Because it is quite probable in the Perform mode to play the same sound several times over different "Perform instruments" (and possibly to set Detune or MIDI channel differently), I have also integrated a Copy function here, which copies all parameters of the "instrument" at once. I excluded the maximum number of notes per channel, because it is hard to estimate and is more related to the number of "instruments" used. For an 8-note synth, it can only be predicted with certainty that if 8 sounds are selected, they will all have "1" as the maximum. Due to the use of the Jitter Cellblock (MAX Object) for the table, the Perform Editor cannot be displayed on the iPad. Displaying the 160 sound names alone would be much too small in a ( little ) iPad to be tapped with the finger without errors anyway.
A particular annoyance of the TX81Z hardware is the procedure for storing sounds and Perform-Multisound programs. While holding down the Store button, the DEC (Yes) button must be pressed with the other hand, then the Store button must be released and the +1/-1 buttons must be used to select the memory location (while looking at the small display). I've tried everything to bring this process forward to the 21st century, but it is still necessary to look at the Yamaha display for verification - there seems to be no way around it. But the storage process is no longer comparable to that on the hardware.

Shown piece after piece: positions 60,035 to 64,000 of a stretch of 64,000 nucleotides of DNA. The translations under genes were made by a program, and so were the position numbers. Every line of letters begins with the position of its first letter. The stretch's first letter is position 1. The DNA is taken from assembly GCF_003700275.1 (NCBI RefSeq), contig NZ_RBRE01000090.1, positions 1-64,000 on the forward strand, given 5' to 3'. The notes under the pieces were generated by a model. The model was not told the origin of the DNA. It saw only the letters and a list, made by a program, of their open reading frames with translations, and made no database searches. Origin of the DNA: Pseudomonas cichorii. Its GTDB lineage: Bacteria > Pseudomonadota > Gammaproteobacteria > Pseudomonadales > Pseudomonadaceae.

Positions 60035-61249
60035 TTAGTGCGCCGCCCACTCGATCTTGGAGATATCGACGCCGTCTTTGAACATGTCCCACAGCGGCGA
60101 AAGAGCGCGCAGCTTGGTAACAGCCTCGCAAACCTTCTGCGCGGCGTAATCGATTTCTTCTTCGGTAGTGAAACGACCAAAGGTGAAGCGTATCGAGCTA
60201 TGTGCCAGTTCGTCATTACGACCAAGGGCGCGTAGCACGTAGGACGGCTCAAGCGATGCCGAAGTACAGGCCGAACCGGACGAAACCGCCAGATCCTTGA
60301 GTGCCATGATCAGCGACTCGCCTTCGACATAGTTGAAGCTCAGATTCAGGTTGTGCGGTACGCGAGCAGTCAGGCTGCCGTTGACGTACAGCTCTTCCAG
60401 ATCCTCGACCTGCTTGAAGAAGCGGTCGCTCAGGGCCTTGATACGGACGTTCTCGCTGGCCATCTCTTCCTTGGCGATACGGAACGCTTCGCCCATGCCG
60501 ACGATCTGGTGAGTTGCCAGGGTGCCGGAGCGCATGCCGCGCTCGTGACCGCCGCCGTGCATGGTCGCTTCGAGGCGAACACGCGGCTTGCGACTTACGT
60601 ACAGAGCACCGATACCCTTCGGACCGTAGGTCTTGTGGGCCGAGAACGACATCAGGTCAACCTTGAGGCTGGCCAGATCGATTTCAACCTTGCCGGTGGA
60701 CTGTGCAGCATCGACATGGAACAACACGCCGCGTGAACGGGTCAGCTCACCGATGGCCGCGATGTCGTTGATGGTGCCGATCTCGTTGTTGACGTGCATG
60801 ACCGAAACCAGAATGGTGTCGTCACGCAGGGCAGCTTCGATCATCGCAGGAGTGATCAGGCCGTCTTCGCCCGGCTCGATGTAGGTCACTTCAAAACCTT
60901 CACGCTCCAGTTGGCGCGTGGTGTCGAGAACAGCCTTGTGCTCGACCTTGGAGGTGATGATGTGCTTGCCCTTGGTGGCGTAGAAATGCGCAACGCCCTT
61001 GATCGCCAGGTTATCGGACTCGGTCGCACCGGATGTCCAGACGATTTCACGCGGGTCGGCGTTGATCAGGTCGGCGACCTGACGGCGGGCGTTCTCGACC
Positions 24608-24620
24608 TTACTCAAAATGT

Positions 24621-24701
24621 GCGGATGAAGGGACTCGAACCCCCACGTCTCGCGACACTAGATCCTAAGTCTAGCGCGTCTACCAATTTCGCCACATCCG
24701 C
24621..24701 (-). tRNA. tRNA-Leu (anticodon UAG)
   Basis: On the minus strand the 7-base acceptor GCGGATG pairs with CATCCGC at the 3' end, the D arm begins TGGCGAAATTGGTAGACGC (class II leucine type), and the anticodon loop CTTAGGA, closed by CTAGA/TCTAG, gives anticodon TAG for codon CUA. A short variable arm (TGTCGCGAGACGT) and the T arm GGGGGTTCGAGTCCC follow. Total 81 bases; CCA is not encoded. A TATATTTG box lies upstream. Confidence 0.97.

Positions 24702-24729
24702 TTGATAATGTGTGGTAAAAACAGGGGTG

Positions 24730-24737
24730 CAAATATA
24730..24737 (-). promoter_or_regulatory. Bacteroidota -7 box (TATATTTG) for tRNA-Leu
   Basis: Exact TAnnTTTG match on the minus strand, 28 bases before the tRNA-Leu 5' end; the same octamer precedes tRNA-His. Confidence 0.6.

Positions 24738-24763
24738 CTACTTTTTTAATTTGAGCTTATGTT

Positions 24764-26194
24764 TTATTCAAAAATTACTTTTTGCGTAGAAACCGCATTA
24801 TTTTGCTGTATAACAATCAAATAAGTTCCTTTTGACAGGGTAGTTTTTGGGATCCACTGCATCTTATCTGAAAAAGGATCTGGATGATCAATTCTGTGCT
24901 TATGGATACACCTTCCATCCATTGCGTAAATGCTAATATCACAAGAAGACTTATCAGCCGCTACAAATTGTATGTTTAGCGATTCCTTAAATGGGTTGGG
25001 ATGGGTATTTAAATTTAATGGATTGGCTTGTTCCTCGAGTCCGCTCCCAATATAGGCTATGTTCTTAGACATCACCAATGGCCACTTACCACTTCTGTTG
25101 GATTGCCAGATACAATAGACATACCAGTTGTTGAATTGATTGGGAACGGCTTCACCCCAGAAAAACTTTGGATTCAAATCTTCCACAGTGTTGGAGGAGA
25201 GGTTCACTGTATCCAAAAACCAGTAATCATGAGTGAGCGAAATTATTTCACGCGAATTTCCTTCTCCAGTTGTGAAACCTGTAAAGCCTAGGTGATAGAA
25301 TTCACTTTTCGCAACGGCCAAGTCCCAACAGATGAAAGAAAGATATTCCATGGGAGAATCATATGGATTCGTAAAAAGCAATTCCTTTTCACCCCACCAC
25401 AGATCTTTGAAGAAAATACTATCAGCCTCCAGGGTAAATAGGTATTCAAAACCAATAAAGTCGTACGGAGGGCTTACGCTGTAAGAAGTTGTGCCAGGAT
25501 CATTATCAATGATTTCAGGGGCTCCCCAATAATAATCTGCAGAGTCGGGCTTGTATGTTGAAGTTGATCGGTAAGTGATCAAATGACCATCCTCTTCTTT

Here the three built-in Effects of the TX81Z can be edited, of which only one can be assigned to each Perform-Mode sound individually. First of all, there is a Delay with a maximum time of 1.28 seconds. It may seem insignificant, but the effect is distinctly different than a typical Audio Delay. Truly usable and more "sound-oriented" than "effect-oriented". As a second effect there is a Pan Motion (L/R or R/L) which is animated by an LFO, Velocity or Pitch. The intensity is set by the Pan Range knob. The most striking feature is of course the Chord Editor, which can be used to assign a chord to any note of the chromatic scale, with up to four voices.
I have programmed it in such a way that the pitches are displayed always from the bottom (low) to the top (high) and blanks are always displayed from the top to the bottom (as asterisks). In addition, the up to four pitches can also be seen on the keyboard.
Delay and Pan only come with seven parameters combined, but the 48 parameters of the CHORDS effect are of course far more convenient to modify in the Editor compared to the synth, and the chords are entered via the virtual keyboard instead. To display the chords on the keyboard and to change them, just click the corresponding note of the "tab scale" (blue) - "clear" deletes all 4 notes and only refers to the selected column, it travels with the selection. To delete one of the four chord tones, it only has to be tapped or pressed again on the keyboard. The key then turns white or black again, the resulting blank space is displayed as an asterisk.